Clinician-to-patient communications are typically anchored
by in-person, at-home visits. Home health agencies may struggle with understanding
the benefits of technology adoption and how it will “work with” traditional
check-ins. The downside of not
implementing a communication platform unfortunately weakens an agency’s
positioning and performance amongst patients, family caregivers, and referral
sources. Without being able to safely communicate with patients via
HIPAA-compliant messaging, home health agencies may negatively impact their ability to:
Address patients’ questions and issues in a timelier
Drive deeper patient engagement on a day-to-day
Motivate adherence to the treatment plan and lower
the risk of rehospitalization
Earn recognition as being an innovative and
patient-centric partner in their community
Increase referrals from hospitals, SNFs, and
Introducing technology into the communications between home
health agency staff and patients may be seen as a potential interference to
building and sustaining meaningful clinician-patient relationships. However,
the use of technology – specifically a communications platform – allows nurses
to more effectively perform their clinical responsibilities and more
efficiently keep patients engaged in their own care. The benefits of using technology to strengthen
communications are many.
are more invested in their outcomes:
Patients who are engaged in their care are more aware of their
day-to-day changes in their condition and more likely to ask their clinician
questions if there are emerging concerns and issues. Using a communication
platform to reach out to a home health clinician can mitigate trips to the ER
and keep a patient on track with the appropriate steps in their care.
are more satisfied with their care. With easy access to their clinicians
before/after scheduled appointments, patients are more satisfied as they are
less anxious about accessing care if/when there is an immediate need. Family
caregivers also appreciate the access to expert care afterhours and on the
weekends. As a result, the family member and/or the patient is more apt to
first contact their home health clinician team instead of immediately (and
almost instinctively) heading to the ER.
patients are boosting your bottom line.
As the PDGM model is realized in 2020, agencies are more concerned with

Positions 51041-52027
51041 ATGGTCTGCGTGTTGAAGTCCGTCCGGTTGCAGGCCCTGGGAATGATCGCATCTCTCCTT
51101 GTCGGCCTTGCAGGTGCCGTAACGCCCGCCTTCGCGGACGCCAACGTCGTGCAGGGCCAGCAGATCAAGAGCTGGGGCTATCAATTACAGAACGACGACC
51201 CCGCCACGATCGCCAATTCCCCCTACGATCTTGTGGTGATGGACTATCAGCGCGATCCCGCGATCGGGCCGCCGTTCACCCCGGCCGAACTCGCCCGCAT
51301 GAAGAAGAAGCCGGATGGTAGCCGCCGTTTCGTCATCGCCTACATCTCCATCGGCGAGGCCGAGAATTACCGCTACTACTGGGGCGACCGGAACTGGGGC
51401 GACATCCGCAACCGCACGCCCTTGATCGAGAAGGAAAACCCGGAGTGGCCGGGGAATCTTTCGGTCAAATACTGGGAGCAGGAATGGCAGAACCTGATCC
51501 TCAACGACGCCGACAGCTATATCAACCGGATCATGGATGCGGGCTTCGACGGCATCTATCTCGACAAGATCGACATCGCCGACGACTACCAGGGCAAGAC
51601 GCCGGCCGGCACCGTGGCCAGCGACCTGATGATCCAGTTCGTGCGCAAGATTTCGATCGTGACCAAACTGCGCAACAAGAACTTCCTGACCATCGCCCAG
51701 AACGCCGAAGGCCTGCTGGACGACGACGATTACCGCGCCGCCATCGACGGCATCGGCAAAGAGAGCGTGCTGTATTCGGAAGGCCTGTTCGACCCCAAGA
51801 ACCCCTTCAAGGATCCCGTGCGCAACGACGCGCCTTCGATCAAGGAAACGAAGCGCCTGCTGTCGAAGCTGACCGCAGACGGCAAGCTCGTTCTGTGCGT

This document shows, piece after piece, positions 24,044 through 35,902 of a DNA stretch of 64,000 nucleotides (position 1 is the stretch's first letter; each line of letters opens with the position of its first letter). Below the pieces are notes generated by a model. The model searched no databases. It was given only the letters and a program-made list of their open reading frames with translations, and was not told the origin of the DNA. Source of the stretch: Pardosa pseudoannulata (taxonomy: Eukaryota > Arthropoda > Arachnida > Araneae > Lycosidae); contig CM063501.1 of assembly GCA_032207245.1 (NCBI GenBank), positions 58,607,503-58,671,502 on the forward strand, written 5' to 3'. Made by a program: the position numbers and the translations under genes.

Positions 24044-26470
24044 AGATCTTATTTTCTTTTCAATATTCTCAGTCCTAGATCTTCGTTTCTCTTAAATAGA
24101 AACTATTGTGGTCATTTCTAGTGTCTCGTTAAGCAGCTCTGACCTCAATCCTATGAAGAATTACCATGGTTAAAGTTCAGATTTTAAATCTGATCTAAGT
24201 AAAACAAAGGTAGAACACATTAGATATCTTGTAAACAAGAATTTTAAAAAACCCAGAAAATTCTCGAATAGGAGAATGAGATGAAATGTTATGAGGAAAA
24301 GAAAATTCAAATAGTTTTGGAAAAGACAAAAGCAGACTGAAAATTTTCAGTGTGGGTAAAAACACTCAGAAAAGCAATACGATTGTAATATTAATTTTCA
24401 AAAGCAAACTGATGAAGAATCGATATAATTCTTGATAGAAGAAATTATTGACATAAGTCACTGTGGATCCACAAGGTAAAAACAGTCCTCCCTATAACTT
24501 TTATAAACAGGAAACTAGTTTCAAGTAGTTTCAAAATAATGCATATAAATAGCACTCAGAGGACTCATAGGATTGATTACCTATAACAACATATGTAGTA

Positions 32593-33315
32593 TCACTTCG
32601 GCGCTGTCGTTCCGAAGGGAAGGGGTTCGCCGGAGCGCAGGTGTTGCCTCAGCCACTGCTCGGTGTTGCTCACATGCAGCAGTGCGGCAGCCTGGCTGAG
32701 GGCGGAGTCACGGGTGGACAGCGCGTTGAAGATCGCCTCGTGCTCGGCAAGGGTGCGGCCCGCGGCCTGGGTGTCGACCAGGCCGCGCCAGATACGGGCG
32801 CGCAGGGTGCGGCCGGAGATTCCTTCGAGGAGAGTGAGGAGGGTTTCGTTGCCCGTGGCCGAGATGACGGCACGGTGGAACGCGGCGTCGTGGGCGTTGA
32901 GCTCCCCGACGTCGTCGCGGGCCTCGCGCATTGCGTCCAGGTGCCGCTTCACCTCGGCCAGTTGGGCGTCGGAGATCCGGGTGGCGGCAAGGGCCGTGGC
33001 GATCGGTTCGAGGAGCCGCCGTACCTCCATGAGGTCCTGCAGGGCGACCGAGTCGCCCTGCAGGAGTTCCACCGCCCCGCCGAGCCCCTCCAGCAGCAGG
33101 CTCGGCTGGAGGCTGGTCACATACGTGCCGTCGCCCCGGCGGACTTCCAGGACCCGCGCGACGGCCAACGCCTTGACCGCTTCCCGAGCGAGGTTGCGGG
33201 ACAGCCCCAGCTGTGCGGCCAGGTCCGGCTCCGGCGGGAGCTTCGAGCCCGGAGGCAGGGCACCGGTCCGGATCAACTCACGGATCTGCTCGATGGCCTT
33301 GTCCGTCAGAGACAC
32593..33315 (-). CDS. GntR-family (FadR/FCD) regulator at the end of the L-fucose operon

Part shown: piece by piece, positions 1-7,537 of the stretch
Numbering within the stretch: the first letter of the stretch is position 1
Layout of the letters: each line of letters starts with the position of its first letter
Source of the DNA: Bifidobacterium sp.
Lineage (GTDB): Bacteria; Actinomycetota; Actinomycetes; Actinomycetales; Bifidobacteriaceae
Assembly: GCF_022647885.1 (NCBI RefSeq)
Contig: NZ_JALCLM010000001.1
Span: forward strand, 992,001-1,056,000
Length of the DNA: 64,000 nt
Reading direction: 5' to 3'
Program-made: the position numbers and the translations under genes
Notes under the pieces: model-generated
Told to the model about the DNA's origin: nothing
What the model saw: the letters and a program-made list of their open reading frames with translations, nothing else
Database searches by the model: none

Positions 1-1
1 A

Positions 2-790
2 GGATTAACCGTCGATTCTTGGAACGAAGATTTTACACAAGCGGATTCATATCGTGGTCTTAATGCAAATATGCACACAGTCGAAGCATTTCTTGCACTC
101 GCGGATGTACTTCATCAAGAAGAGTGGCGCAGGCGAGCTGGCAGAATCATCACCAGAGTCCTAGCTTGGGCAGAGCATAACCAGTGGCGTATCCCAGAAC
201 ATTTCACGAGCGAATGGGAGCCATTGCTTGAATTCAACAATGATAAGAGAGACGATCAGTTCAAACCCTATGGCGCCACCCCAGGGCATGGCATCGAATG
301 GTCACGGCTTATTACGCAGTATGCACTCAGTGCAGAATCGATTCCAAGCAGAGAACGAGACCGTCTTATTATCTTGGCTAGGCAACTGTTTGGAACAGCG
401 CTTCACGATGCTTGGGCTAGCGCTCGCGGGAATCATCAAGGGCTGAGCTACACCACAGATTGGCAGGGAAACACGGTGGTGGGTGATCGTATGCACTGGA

delivering care that is patient-centric yet cost-contained. To minimize
penalties and maximize outcomes, referral sources are prioritizing home health
agencies which can show how they are engaging patients, increasing satisfaction
scores, and lowering readmission rates especially within the initial 30 days
post-hospital discharge. With a communication platform and engagement strategy
in place, agencies are aligning themselves with these referral sources as they
share a like-minded objective – healthier and happier patients.
A communication platform can help optimize the experience for the patient and the home health agency as all stakeholders can stay in better and more frequent communication during the episode of care. Administrators can schedule and send out timely messages suited to the patient’s condition and care. Ongoing communications include appointment reminders, adherence triggers, and diet/exercise recommendations.
Patients can also safely use the platform’s HIPAA-compliant email, text, SMS, and secure message to reach their home health clinicians regarding questions or issues. The essence of the in-person clinician-patient relationship remains intact during the video-based virtual check-ins. The patient’s family members can also be included in the virtual visits to drive better understanding of the patient’s progress and next steps.
Data is key to allowing administrator the ability to assess
each patient’s level of interaction with each communication and the cadence of
touchpoints. As needed, the administrator has the flexibility to adjust the
compliance messaging to better engage (or re-engage) the patient. If there are
concerns about non-compliance, the home health agency can decide if a more
immediate intervention (e.g., call, in-home visit, or transfer to the ED is necessary.
Using a combination of messaging and video touchpoints, a
communication platform can help a home health agency increase satisfaction and
outcomes for the patient while actively reducing the number, length, and
related costs/penalties of hospital stays. The coordinated plan to engage
patients throughout the episode of care helps agencies minimize any “what if”
scenario for the future of their agency, their reputation, their staff and most
importantly, the agency’s impact in their region and community.
By George Mathew, MD, chief medical officer, North America, DXC Technology.
Patients, like all consumers, are more digitally aware and connected than ever before, as they continue to embrace the latest mobile devices and wearables. These devices, as well as the increasing availability of information on health management, have made patients more engaged participants in managing their own health and wellness.
As a result, they demand timely access to their own health information and expect care services that are personalized and convenient. They also want to use consumer-friendly digital tools to engage with their clinical records, lab results, medications and treatment plans.